I know judges sometimes struggle with what to write on Speech and Debate ballots. It’s hard to express your feelings on paper. Over the years, I’ve seen thousands of ballots and they are usually a blessing (for the most part) and a source for students to refer back to. I mean, let’s be honest, some kids keep their ballots for years after competing. However, once in a while there are some comments that would be better not to write, and it usually involves a pre-disposed bias. So I challenge judges to really think before you write…Continue reading “Tips on Ballot Writing and Giving Feedback – FREE download”
Many clubs meet all year round. This blog article was submitted by a club leader. This insightful devotion was from one of her student’s. Speech and Debate has so many life building skills! How should we handle criticism or critiques? Here is a competitor’s approach to ballots…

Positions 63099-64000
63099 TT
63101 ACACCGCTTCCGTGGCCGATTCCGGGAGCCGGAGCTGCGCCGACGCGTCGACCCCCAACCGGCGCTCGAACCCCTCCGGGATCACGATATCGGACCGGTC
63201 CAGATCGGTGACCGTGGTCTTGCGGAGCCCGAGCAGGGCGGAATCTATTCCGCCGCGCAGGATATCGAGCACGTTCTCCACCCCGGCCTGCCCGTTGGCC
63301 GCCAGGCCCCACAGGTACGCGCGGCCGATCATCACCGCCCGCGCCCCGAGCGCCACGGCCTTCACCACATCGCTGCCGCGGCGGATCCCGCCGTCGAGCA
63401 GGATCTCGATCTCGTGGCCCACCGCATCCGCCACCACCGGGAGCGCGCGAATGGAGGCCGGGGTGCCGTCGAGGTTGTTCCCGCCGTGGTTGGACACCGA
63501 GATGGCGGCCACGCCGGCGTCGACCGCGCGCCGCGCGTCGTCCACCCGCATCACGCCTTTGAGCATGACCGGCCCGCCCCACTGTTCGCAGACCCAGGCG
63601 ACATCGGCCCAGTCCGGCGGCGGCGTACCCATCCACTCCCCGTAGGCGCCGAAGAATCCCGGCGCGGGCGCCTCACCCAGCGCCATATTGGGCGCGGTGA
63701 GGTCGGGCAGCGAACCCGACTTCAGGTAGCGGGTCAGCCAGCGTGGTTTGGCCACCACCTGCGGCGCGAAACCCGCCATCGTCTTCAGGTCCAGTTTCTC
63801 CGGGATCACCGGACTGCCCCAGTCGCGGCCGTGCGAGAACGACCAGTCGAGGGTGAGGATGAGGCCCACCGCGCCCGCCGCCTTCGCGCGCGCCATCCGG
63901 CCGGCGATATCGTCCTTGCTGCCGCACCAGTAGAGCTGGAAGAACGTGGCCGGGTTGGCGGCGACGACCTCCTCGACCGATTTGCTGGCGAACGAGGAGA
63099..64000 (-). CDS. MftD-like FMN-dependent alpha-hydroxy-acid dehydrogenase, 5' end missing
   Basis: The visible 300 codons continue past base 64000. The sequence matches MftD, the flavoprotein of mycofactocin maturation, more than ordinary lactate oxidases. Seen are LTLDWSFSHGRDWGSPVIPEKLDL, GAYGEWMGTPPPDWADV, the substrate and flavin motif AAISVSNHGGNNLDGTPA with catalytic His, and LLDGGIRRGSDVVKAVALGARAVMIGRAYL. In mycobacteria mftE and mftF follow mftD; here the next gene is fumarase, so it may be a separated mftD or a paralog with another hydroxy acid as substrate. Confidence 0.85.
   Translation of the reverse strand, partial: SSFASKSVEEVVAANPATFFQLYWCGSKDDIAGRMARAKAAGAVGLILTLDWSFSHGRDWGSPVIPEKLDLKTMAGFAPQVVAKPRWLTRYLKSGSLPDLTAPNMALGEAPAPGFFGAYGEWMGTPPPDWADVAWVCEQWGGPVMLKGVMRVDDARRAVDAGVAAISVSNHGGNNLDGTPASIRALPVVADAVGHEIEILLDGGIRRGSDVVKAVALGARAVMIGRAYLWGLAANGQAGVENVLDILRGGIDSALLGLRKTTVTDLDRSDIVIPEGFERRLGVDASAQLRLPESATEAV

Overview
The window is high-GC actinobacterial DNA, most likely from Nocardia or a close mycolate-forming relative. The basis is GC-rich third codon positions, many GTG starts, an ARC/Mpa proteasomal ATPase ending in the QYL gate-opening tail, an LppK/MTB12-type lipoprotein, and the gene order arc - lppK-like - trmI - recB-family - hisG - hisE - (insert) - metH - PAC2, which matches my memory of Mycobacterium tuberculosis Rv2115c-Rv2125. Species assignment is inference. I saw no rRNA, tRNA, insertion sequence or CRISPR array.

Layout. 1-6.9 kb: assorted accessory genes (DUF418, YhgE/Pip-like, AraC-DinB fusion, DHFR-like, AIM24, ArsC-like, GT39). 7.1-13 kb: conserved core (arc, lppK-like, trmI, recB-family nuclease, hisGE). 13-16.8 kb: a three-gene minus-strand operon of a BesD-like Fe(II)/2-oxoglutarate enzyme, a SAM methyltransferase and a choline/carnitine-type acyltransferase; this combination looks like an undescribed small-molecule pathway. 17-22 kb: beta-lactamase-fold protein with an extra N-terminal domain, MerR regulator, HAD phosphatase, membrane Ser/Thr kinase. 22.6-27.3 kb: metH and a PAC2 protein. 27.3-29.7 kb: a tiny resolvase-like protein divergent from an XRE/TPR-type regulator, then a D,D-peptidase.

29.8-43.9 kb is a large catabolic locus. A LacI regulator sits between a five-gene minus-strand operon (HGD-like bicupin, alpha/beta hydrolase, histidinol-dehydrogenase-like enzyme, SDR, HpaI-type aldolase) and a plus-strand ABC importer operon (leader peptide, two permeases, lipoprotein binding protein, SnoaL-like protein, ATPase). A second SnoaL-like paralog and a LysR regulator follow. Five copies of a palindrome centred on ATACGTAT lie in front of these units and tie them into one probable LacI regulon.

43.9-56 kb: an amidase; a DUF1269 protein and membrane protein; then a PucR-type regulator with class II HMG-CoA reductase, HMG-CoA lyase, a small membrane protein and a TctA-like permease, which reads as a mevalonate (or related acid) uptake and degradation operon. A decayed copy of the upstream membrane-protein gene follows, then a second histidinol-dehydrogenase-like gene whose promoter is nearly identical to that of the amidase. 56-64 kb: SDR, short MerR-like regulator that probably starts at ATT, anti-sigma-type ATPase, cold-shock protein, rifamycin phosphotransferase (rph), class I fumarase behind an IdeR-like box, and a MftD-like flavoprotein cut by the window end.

At almost every tournament I go to, people don’t feel qualified to judge. Spectators say to me, “I’m not qualified to judge,” or, “I don’t know what to write,” or even “You can find someone else better to judge, rather than me.” Parents, can also, often feel the same way- whether they are judging at a tournament, giving feedback at club, or working with their own student! My friend, Julie Sanders spoke to the moms of her club on the value of giving feedback. She and her family participated in Speech and Debate for 8 years with their three boys. “I learned and gained so much from our time with NCFCA.” Here is what she had to say on giving feedback…
“Wounds from a friend can be trusted, but an enemy multiplies kisses.” Prov. 27:6
Why do we need feedback?
We need to give constructive feedback to our children/students/competitors so they will learn and grow as communicators. How else are they going to grow? Feedback gives us a connection between what we are doing and saying (something we have control over) and the impression we are making on the audience (something we don’t have control over). Feedback gives insight on whether we are hitting or missing the mark. When it is given in the right spirit, we can improve in areas in which we may or may not be aware of our weakness. Just like having spinach in your teeth, you want to know about it, even if it’s embarrassing or uncomfortable. While many moms feel insecure to give feedback, we can help the students through being uncomfortable and learn to do better next time.
Critique vs. Criticize.